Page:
I’m reposting #veganauthor
, advocate, and animalogist Colleen Patrick-Goudreau’s beautiful photo of herself with a beautiful friend. If I could be in Oakland, California this weekend, I would be thrilled to attend the Compassion in Action Conference that this extraordinarily dedicated, knowledgeable, articulate -- and of course compassionate – human being is hosting. Learn more by seeing her latest posts and clicking on the link in her bio at @joyfulvegan
. Or just go to www.compassioninactionconference.com. ************************* @joyfulvegan
’s caption for this pic was an excerpt from her essay "WHY I DON'T EAT MEAT" at joyfulvegan.com: . “Choosing not to eat animals out of compassion for them is an ancient response that harkens back thousands of years; only the words used to describe this impulse have changed. We tend to think of “veganism” as a new reactionary trend against what we call factory farming, but for millennia, men and women have been thinking about, writing about, and expressing distress over the violence inherent in killing animals for human use and consumption. My veganism is part of a long continuum of men and women – from ancient times until today – who stopped eating animals (and their eggs and milk) not because they witnessed a modern, mechanized, industrialized factory system but because they didn’t want to be part of the brutal and unnecessary process of turning sentient animals into butchered bodies. .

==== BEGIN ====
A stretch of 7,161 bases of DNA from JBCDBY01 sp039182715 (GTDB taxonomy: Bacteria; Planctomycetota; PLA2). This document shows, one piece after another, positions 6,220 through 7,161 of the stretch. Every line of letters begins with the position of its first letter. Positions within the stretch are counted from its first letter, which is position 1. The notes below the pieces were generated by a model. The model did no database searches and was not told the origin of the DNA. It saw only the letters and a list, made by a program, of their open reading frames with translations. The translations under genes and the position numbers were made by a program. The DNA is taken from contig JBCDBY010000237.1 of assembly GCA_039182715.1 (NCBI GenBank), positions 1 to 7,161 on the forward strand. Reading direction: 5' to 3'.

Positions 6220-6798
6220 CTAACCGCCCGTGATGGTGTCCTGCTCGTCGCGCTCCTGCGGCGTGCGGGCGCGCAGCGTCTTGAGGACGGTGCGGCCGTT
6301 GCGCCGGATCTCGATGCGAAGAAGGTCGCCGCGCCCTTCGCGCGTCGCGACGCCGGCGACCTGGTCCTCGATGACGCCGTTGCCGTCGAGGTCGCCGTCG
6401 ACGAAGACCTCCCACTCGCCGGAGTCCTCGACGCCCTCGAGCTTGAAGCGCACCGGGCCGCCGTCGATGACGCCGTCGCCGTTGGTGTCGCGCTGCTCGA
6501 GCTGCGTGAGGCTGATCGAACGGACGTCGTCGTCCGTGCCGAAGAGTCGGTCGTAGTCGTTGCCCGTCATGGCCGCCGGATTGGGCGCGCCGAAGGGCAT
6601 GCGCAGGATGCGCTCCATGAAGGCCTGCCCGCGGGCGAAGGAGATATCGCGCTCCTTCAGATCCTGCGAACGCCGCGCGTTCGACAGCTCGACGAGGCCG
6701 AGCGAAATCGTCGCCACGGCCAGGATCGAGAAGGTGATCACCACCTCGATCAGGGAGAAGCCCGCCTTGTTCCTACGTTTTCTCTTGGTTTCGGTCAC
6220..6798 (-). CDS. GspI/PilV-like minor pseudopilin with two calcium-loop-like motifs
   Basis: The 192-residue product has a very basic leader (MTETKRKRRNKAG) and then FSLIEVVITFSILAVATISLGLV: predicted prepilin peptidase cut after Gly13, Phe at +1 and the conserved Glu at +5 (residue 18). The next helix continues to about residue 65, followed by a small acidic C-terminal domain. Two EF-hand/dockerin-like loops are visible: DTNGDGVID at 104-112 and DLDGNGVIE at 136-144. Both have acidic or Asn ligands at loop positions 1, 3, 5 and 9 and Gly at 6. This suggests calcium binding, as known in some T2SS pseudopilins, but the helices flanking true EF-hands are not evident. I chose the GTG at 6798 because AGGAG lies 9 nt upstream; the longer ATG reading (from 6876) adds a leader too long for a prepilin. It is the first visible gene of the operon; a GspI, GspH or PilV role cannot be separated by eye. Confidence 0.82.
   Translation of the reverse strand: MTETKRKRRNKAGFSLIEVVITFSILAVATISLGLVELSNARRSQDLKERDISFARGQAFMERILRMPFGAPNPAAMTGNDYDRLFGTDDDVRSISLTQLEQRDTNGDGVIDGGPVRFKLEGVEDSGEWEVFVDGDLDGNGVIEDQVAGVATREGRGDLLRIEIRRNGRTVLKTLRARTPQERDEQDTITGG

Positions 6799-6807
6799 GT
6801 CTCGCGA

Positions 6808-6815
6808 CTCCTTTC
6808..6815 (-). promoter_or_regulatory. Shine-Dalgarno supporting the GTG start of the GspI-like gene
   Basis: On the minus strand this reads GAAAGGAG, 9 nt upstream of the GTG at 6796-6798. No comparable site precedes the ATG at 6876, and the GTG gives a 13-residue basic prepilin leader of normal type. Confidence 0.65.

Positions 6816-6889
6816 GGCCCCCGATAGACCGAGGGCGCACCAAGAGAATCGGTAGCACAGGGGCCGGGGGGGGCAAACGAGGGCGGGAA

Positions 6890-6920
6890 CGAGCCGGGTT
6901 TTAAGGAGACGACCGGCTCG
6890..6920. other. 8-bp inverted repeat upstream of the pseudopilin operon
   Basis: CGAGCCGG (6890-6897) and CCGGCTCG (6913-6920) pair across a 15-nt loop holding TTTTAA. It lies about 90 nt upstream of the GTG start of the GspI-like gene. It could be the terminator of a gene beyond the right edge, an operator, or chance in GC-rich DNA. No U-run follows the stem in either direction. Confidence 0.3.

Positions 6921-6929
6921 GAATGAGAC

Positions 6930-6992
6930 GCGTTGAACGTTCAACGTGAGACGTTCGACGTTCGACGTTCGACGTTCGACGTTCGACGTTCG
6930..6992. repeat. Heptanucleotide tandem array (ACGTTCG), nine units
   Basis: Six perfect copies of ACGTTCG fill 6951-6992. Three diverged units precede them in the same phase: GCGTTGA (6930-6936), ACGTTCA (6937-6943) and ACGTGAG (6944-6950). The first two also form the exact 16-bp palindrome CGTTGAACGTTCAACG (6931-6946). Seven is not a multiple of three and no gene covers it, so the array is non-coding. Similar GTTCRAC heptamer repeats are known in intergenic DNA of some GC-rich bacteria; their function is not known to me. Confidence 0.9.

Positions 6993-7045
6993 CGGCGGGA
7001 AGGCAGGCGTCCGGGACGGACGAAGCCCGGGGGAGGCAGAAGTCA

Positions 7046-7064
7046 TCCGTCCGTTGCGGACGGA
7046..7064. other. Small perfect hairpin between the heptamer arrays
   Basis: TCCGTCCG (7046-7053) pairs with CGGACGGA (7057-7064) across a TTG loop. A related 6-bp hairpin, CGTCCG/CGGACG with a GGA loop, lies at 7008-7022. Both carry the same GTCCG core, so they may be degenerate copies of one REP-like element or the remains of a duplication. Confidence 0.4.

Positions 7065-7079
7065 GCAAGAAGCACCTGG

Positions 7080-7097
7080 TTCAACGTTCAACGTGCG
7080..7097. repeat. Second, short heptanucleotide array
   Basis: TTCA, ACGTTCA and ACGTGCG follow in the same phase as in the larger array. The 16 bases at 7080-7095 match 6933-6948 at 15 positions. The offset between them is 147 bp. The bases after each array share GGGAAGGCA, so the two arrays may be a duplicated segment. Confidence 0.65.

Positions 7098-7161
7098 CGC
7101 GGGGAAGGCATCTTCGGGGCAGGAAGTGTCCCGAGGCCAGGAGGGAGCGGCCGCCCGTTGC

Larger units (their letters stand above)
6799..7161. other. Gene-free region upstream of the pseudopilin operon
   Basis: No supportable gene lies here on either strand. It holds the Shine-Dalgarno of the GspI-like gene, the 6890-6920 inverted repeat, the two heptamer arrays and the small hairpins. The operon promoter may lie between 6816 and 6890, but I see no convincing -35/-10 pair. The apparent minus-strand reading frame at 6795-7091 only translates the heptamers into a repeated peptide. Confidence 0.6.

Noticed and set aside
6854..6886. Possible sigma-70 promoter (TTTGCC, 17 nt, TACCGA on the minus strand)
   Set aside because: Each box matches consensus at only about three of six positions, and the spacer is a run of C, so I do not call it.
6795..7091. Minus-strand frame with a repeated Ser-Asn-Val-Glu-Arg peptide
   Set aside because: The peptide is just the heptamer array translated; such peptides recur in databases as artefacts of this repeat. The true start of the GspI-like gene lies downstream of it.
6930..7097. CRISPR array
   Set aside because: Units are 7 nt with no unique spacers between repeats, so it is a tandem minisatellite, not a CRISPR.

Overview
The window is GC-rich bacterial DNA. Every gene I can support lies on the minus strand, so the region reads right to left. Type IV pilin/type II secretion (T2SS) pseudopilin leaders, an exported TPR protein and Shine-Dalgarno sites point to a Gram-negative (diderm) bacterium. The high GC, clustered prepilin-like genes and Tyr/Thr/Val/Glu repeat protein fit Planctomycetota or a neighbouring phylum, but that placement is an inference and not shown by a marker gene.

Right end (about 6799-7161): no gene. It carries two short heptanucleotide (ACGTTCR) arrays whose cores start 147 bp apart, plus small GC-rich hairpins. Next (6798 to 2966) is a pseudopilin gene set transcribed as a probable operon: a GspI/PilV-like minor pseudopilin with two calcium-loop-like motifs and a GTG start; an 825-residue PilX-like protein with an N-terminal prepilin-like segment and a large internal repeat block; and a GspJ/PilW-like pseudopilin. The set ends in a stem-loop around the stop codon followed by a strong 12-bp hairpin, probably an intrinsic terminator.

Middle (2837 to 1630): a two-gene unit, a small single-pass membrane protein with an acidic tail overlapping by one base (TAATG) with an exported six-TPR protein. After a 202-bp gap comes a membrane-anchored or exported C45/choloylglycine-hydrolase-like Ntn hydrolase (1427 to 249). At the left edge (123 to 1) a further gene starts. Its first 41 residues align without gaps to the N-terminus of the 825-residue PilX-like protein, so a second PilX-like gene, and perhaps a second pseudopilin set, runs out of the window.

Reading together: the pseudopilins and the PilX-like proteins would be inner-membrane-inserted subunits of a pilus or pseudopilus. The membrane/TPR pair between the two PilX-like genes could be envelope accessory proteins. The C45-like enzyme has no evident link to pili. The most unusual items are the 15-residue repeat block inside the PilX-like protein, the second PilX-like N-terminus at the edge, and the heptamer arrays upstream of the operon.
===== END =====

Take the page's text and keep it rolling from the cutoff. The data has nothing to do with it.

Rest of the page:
All that is to say, it is not how we breed, keep, and kill animals for human consumption that has been the impetus for vegetarianism for thousands of years; it is that we kill animals for human consumption. Throughout the centuries, the common thread in the arguments against eating animals is the fact that since we have no nutritional requirement for the flesh or fluids of animals, killing them simply to satisfy our taste buds – or habits or customs – amounts to senseless slaughter, and senseless slaughter is no small thing. It takes quite a toll on our hearts and minds. Ethical vegetarianism – outside of religious doctrine – is not a newfangled, novel idea. At its core is compassion, a universal principle